Editorial

Prioritize equality for all

Airbnb commits to anti-discrimination

BECKY RAMIREZ
BECKY RAMIREZ

After receiving longstanding complaints of racial profiling, Airbnb published a report on September 8 outlining its plans to tackle discrimination.

The short-term home-rental company has been under fire ever since researchers from Harvard Business School found last year that people with names that sound African-American are 16 percent less likely to get a positive response to an Airbnb room request than people with white-sounding names, according to MIT Technology Review.

The recent anti-discrimination policy changes that Airbnb announced include training all staff on anti-bias and requiring that hosts agree to the company’s non-discrimination policy. 

We The Threefold believe that this is a step in the right direction, but we believe more can be done.

Ben Edelman, the author of the Harvard Business School report, suggested that removing users’ names and profile pictures would negate discrimination. “Names and photos are not necessary for guests and hosts to do business. If guests and hosts don’t see names and photos in advance, they simply won’t be able to discriminate on that basis,” Edelman said.

We The Threefold support and celebrate diversity. We believe that Airbnb’s new strategy presents necessary reform, but we also believe that they can employ more anti-discrimination strategies than they currently propose.

We also believe that hiding users’ pictures and names is not the answer. It does not foster meaningful community, it is not honest and those who discriminated will not be swayed from their views simply because they cannot see the renting party’s photograph. Discrimination would not cease under this amendment; it would simply be postponed until after the transaction occurs.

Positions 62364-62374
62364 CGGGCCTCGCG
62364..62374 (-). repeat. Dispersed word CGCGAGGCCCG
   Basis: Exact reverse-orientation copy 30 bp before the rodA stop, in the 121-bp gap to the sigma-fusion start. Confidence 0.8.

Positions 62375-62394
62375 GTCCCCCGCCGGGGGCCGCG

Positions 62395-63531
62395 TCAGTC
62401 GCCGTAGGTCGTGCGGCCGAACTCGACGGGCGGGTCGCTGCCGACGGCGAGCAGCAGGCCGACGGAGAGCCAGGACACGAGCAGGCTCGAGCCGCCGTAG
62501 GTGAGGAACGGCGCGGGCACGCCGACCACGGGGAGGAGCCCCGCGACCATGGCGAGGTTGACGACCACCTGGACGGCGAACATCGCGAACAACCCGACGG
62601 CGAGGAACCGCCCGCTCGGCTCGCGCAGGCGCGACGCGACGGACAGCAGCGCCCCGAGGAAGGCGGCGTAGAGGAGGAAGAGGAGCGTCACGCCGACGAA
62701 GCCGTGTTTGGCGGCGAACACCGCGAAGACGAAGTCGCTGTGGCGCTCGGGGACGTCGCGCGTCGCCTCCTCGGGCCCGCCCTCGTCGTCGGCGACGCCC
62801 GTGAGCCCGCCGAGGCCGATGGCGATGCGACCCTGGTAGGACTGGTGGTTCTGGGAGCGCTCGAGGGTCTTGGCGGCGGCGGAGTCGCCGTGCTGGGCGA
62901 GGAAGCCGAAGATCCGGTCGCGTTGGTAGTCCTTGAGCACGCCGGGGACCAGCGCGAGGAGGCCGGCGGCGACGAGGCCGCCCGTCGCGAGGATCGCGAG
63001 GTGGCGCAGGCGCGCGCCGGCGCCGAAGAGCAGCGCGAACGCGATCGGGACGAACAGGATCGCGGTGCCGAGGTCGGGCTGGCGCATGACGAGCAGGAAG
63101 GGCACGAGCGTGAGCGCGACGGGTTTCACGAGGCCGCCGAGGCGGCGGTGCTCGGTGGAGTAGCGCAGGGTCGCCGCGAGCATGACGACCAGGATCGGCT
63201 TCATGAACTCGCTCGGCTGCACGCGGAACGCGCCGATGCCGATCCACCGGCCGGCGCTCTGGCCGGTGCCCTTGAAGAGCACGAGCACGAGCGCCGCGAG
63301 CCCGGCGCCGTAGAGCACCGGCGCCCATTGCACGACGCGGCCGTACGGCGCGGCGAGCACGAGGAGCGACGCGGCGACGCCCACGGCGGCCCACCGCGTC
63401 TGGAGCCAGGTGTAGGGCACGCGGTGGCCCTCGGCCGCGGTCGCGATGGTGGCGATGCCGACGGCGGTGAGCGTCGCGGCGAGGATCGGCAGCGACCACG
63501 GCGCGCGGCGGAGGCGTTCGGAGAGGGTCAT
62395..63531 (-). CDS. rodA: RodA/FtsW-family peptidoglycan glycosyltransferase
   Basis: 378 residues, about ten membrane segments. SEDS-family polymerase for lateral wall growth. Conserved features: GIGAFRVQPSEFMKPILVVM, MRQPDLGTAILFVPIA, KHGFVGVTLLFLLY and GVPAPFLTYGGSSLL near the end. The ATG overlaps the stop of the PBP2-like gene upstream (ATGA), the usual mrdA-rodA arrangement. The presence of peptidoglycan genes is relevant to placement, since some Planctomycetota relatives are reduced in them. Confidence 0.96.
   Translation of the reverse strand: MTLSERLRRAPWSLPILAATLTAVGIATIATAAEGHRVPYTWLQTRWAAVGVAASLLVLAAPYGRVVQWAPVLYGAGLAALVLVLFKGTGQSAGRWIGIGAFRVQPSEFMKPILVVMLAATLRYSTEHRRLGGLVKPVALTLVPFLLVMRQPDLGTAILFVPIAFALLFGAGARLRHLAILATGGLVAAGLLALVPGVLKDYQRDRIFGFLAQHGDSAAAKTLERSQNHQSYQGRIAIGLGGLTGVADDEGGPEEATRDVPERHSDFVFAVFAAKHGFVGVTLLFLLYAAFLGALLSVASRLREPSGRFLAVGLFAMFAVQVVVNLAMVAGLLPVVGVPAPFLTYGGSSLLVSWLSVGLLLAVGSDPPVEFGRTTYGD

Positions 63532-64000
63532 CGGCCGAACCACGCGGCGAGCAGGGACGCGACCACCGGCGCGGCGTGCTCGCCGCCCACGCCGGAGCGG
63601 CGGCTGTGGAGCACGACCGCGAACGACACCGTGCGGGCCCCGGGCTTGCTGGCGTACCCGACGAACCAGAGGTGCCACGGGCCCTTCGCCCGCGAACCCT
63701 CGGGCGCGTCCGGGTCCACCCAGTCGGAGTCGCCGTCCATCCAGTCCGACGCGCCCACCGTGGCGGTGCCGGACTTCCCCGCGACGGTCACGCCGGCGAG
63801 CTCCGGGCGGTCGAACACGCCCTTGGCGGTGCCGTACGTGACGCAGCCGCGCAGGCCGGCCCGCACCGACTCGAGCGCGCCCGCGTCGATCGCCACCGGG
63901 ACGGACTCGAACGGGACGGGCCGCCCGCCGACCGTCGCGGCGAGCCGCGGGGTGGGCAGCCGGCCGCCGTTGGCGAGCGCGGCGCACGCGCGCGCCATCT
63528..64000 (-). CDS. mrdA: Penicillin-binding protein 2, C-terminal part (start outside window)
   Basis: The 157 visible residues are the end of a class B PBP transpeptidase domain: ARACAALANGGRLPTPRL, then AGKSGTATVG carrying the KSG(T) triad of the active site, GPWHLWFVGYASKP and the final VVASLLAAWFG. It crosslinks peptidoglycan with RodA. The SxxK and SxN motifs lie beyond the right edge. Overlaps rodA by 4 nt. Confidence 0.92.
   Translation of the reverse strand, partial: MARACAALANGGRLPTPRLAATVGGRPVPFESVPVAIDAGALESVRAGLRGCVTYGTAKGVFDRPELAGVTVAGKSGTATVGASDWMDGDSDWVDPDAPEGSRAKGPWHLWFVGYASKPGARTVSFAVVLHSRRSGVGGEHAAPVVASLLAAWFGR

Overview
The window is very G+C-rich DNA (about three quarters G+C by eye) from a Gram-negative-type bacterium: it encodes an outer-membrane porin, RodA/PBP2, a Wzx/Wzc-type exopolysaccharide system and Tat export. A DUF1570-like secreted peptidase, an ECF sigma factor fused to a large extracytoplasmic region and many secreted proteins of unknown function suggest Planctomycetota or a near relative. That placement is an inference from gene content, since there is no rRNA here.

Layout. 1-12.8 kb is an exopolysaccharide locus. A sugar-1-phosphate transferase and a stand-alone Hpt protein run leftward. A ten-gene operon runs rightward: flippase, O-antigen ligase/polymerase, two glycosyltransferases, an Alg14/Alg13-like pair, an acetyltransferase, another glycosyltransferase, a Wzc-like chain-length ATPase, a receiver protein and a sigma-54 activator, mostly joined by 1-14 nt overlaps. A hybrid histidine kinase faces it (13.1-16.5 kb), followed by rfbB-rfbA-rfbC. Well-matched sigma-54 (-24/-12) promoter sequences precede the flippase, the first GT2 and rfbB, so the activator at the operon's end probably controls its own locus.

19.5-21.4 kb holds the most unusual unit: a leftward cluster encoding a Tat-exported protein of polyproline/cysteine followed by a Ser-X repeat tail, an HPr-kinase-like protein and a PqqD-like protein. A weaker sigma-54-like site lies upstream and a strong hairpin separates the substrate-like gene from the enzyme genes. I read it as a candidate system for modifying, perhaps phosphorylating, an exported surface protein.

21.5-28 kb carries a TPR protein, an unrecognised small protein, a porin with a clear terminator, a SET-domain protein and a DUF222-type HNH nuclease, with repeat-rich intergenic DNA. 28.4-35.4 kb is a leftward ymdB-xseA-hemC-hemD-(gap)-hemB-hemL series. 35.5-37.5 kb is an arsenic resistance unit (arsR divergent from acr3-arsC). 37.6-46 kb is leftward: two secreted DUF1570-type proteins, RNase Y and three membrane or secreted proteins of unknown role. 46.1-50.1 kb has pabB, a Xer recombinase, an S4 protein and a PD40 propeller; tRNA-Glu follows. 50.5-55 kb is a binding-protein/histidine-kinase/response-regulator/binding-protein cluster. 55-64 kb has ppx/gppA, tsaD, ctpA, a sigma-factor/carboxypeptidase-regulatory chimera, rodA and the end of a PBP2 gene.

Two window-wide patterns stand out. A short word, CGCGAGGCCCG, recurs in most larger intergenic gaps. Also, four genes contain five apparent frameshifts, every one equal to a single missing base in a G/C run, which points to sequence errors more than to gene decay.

We The Threefold believe that Airbnb should not remove users’ pictures and names. Rather, they should personalize profiles more by asking guests to add other, possibly more significant, details such as personal interests or the reason for their trip. This would allow hosts and guests to relate to one another, to understand one another and to make decisions based on each other’s interests and not the color of their skin.

     We believe that Airbnb should place more emphasis on user reviews and ratings they’ve received so that individuals can be informed about prospective hosts and guests from other people’s perspectives.

We believe that Airbnb should consider making online anti-bias training mandatory for every person who applies to host to give them a clear understanding of the issue before they act on any misconceptions.

We believe that hosts have the right to reject or accommodate whomever they choose, but they should be held responsible for and penalized for discrimination. We also believe that Airbnb, as an involved party, cannot absolve themselves from discrimination disputes.

If Airbnb is truly a community marketplace like it claims on its website, then it needs to seriously and genuinely commit to creating and enacting anti-discrimination policies.